21 Sep

Changing Streaming Landscape Spells Trouble for Hulu

WRITTEN BY Puja Tayal

The online streaming landscape was once owned by a few companies, each of which offered a different type of content. Netflix (NFLX) offered original content like “Stranger Things” and popular TV shows like “Friends” and “The Office.” Hulu largely offered old TV shows like “Family Guy” and “30 Rock” and current primetime shows.

The streaming landscape then and now

Four entertainment companies, Disney (DIS), AT&T’s (T) WarnerMedia, 21st Century Fox, and Comcast’s (CMCSA) NBCUniversal, jointly owned Hulu. They were not interested in entering the streaming market. Hence, they used Hulu as a platform to put their shows online. This arrangement worked well for both Hulu and partner entertainment companies.

However, the streaming landscape is changing. Entertainment companies are looking to enter the streaming space themselves to monetize their rich library of content. Disney is launching its own streaming service called Disney+ in November. NBCUniversal is launching Peacock and WarnerMedia is launching HBO Max in April 2020.

An article from The Verge noted that these changes spell trouble for Hulu. Hulu relies largely on entertainment companies for content. However, media companies are removing their popular content from the licensing market to run that content on their own streaming services. For instance, Netflix lost “The Office” to NBCUniversal and “Friends” to Warner Media. These shows will be available on their respective developers’ streaming platforms Peacock and HBO Max from April 2020.

Content licensing gets complicated

Licensing content will get a little messy in this new landscape. The Verge reporter Julia Alexander explained the licensing problem with the help of Hulu. Hulu offers live TV services. Viewers can watch NBCUniversal’s “Saturday Night Live” on Hulu in less than 12 hours after it has aired. Now that NBCUniversal is launching its own streaming service, “Saturday Night Live” will stream on both Hulu and Peacock until its licensing deal with Hulu expires. However, older seasons of the show will only be available on one streaming service. We believe that streaming service will most likely be Peacock.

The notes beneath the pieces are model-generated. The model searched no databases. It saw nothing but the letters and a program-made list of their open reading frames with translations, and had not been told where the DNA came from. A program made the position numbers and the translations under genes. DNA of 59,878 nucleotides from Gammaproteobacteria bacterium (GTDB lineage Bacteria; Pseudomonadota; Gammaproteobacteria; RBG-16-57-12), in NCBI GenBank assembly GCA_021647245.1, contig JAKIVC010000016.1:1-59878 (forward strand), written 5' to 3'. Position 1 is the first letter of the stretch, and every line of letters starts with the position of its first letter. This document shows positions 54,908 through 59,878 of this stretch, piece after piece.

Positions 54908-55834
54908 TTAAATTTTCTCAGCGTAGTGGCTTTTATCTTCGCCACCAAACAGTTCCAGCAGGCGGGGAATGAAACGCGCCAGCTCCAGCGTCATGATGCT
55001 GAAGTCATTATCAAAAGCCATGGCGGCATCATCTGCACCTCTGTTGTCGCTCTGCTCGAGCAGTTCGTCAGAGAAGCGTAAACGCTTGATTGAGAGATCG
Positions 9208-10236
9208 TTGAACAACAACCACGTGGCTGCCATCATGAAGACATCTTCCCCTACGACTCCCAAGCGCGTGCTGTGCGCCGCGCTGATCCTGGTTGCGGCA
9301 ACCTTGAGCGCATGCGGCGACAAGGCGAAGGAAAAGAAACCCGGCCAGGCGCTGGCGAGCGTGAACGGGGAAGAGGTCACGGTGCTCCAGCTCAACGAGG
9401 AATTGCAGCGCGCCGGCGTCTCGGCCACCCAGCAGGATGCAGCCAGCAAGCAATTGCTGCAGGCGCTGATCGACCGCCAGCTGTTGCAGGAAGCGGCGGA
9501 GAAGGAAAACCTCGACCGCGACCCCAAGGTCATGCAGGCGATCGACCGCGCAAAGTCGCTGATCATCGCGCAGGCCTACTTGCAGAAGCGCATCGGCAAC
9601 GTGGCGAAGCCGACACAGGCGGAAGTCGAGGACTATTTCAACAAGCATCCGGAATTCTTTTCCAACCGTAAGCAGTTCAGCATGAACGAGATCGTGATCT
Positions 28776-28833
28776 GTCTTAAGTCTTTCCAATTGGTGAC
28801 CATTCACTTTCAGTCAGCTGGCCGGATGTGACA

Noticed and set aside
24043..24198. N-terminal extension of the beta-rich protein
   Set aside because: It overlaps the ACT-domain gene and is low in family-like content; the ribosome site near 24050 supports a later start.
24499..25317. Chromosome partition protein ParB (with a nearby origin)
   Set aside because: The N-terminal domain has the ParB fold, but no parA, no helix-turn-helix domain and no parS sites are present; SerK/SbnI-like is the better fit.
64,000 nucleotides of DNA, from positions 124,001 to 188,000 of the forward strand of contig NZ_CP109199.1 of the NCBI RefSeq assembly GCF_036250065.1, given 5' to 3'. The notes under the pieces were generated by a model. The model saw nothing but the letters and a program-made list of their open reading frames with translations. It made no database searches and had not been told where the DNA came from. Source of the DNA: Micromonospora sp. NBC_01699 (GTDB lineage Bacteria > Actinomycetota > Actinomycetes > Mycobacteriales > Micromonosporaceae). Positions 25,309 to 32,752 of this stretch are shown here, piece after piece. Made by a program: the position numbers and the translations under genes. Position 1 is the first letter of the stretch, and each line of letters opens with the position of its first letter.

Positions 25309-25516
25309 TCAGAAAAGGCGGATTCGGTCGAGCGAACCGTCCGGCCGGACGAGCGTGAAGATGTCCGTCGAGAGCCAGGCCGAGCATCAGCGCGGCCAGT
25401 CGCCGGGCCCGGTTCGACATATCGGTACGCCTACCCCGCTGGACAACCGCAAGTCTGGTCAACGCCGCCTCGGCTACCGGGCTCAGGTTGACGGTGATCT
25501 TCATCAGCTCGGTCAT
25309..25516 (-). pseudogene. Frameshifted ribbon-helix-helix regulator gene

Other than live TV services, Hulu also offers popular TV programs from other media companies. Julia Alexander explained how content licensing gets complicated in this case. She explained it with an example of “This is Us,” a program developed by NBCUniversal and streamed on Hulu.

Hulu needs a makeover

Back in May, NBCUniversal parent Comcast sold its 30% stake in Hulu to Disney. At that time, they agreed that Hulu will continue to stream NBCUniversal shows for the next five years. Shows like “This is Us” will stream on both Hulu and Peacock, but the episodes will be split among the two. Episodes released after the deal will be available on Peacock and those released before the deal will be available on Hulu.

The complications in licensing show that Hulu can no longer survive with its old model of streaming third-party content. It needs its own library of original content that goes beyond its home production “The Handmaid’s Tale.” Netflix, Apple TV+, and HBO are all producing original content exclusively for their streaming service.

Disney’s streaming plans for Hulu

This year, Disney acquired 21st Century Fox’s 30%, Comcast’s 30%, and AT&T’s 10% stake in Hulu. Disney has full control of Hulu. Also, the company is launching its own streaming service Disney+ in November. What does Disney plan to do with Hulu?

Disney bought Hulu for its wide subscriber base. Disney plans to divide its content, keeping family-friendly content for Disney+ and shifting more adult content to Hulu. This means Disney, Pixar, Marvel, Star Wars, and National Geographic content will be available on Disney+. More adult content like “American Horror Story” from Disney’s recently acquired 21st Century Fox’s assets will be available on Hulu. Also, Disney will use Fox to create more original content for Hulu. It will also produce four adult animated series from its Marvel Studios for Hulu.

Disney streaming bundles are the most cost-effective

In early August, media reports stated that Disney will bundle its upcoming streaming service Disney+ with ESPN+ and Hulu. The bundled pack will be available for $12.99 per month from November 12. This will cost ~$5 less than individual subscriptions of Disney+, ESPN+, and Hulu — $6.99, $4.99, and $5.99 per month — which adds up to around $18. Disney’s bundle pack will cost the same as Netflix’s most popular standard plan.

In a press release dated May 14, Disney CEO Robert Allen Iger said he wants to” leverage the full power of The Walt Disney Company’s brands and creative engines to make the service [Hulu] even more compelling and a greater value for consumers.”

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